The first and most important question anyone should ask about Detective Pikachu, the new crime-solving, neo-noir Pokémon spinoff game for the Nintendo 3DS, is how it got made at all. The game features a talking Pikachu that sounds indistinguishable from a 1930s-era Dashiell Hammett protagonist, equipped with a deerstalker hat, magnifying glass, and gruff sensibility.
The sheer alarm at hearing the franchise mascot speaking, and with a voice and personality that feels profoundly out of place, has sent shockwaves through the fandom. The intrigue has only deepened with the official live-action adaptation of Detective Pikachu, which is set for a 2019 release, featuring actor Ryan Reynolds voicing the crime-solving mouse detective in its English version.
For Japanese game and toy maker Creatures, which is best-known for the Pokémon trading card game and multiple series spinoffs, the outlandishness of Detective Pikachu took a lot of convincing. “We really started with the concept of making Pikachu talk,” says Hiroyuki Jinnai, the producer of Detective Pikachu, who’s worked on the Pokémon franchise with creator Game Freak for more than two decades. The goal was to surprise people and alter the perception of the franchise’s most well-known face, Jinnai adds, in celebration of Pokémon’s 20th anniversary. “We really worked hard to come up with a justification and setting to make that work.”
Jinnai, who’s also helped on and off as a producer and adviser on the Pokémon anime, says Game Freak has historically been quite protective of the world it's built. Executives at the game company, which operates as an independent entity with a stake in the Pokémon license alongside Nintendo and Creatures, often stopped writers on the TV program from taking liberties with pokémon, like imbuing the pocket monsters with too many human-like qualities. “It took a lot of convincing to let us break the rules,” Jinai says.
The result is an utterly bizarre and yet lovably quaint video game that will no doubt find its place in the ever-expanding Pokémon canon. The game is very linear: players maneuver through nine chapters that blend traditional video game cutscenes with a heavy dose of problem-solving, clue-finding, and suspect interviewing. Often a crime scene, which can involve misdemeanors as banal as a mischievous gang of monkey-like Aipom pokémon snatching a little girl’s necklace, will be littered with easy-to-find clues and people to chat with. Arranging those clues in order and talking to bystanders in the right sequence is usually the trick to finding the way forward.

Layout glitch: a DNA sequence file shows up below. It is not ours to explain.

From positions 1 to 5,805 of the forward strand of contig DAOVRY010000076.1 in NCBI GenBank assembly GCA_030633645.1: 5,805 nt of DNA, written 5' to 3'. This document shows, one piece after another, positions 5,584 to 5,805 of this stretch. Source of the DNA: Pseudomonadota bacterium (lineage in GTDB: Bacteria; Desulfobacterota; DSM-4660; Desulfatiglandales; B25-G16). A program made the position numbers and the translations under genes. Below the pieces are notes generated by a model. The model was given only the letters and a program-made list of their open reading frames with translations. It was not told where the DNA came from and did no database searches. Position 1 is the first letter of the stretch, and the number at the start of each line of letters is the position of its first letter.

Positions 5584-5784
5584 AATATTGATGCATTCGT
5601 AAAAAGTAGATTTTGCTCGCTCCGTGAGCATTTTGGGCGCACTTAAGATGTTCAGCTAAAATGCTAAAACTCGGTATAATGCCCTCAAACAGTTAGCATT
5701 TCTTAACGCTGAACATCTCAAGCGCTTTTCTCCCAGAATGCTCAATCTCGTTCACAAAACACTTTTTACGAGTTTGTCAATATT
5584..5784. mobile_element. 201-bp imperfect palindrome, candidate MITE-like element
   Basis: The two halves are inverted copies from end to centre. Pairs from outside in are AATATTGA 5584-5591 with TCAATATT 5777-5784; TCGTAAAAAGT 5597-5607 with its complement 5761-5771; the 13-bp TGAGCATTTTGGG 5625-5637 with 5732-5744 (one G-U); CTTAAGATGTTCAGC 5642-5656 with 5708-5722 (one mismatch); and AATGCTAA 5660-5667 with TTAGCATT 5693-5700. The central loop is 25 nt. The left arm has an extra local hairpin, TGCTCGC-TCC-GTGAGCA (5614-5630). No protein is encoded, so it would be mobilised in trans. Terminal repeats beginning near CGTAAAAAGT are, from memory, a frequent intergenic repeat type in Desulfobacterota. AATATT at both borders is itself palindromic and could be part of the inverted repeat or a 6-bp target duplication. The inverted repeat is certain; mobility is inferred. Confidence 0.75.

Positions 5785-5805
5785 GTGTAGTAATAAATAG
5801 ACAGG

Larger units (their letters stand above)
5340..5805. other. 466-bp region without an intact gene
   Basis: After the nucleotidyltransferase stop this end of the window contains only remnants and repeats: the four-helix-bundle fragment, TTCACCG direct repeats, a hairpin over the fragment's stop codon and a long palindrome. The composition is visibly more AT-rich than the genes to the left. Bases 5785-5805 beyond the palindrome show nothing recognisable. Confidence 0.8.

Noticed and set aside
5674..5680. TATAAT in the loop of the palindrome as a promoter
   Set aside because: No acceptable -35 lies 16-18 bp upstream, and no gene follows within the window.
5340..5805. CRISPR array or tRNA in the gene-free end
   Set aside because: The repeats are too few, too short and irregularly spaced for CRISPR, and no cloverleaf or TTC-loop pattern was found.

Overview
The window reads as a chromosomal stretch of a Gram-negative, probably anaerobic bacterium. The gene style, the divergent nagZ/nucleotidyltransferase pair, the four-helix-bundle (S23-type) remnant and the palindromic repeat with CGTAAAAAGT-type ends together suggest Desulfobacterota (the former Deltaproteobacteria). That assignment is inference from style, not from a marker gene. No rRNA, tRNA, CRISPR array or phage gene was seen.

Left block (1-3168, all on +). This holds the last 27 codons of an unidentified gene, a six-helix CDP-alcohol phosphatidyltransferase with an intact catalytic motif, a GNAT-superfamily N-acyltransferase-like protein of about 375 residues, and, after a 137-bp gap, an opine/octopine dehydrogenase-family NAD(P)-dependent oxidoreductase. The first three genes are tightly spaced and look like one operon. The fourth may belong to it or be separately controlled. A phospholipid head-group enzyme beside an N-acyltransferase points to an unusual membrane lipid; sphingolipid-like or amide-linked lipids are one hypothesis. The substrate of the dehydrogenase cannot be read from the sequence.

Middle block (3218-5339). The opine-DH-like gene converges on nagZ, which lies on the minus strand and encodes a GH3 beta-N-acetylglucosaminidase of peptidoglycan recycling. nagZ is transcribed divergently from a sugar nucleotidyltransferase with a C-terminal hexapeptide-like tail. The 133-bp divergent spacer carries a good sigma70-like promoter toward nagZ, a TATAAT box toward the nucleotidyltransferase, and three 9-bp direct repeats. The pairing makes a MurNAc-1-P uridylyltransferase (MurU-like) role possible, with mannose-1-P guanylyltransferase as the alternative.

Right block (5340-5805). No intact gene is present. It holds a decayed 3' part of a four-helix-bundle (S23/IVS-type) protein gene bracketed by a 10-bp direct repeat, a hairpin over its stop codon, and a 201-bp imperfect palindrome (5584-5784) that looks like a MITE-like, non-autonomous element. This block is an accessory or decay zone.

It works because Creatures has developed a self-aware product. What makes the game so enticing is not how it’s designed or even the main plot, but the core mysteries that Creatures has concocted. How can this Pikachu speak, and where does he come from? And why does he — and Nintendo is careful to clarify that it is, in fact, a male Pikachu — act and talk like an old-timey detective? While the surface-level purpose of the game’s narrative is to find main character Tim Goodman’s father, who’s gone missing in Ryme City, Creatures says the larger mystery for players to unravel is the origin of the titular character.
The developers behind Detective Pikachu embraced the idea of seeming like a novelty spinoff Pokémon game because they realized they couldn’t escape it. After all, the biggest meme surrounding the title to date is whether Danny DeVito is the English voice actor for this particular Pikachu. (He’s not.) Instead, Creatures leans into the absurdity of a talking Pikachu — a character that, as a fictional electric mouse, is already absurd — with an appropriate level of earnestness mixed with tongue-and-cheek winks to the audience.
The end result is that a simple clue-finding game becomes a fun detour into the weirder and more fantastical elements of the Pokémon universe. In certain situations, Pikachu will take the lead on interviews with other pokémon, communicating back to Tim and helping shape the personalities of these pet-like creatures in ways only the anime has ever cared to articulate. And throughout the game’s many cutscenes, the talking Pikachu and Tim have comical exchanges as they unearth the nature of their relationship, with Tim avoiding tipping off other humans to his extraordinary pal’s speech ability and why, for some reason, only Tim can hear the detective talk.
In a lot of ways, Detective Pikachu is an attempt at injecting some slice-of-life nuance to the world-building in Pokémon. The game doesn’t have any of the typical battles players are used to. The focus instead, Jinnai explains, is more on everyday life and how humans and pokémon interact. “Imagine if pokémon and humans were living in the same setting — how would that look,” Naoki Miyashita, the director for Detective Pikachu, says, adding that traditional pokémon battling will be almost nonexistent in the narrative. “You will see a lot of pokémon fulfilling traditional human jobs.”
Those kinds of scenes — moments that are equal parts quirky, funny, and sincere — are peppered throughout Detective Pikachu, and they’re sure to make the game a worthwhile experience for any longtime fan.
Detective Pikachu comes out on March 23rd for the Nintendo 3DS in North America and Europe.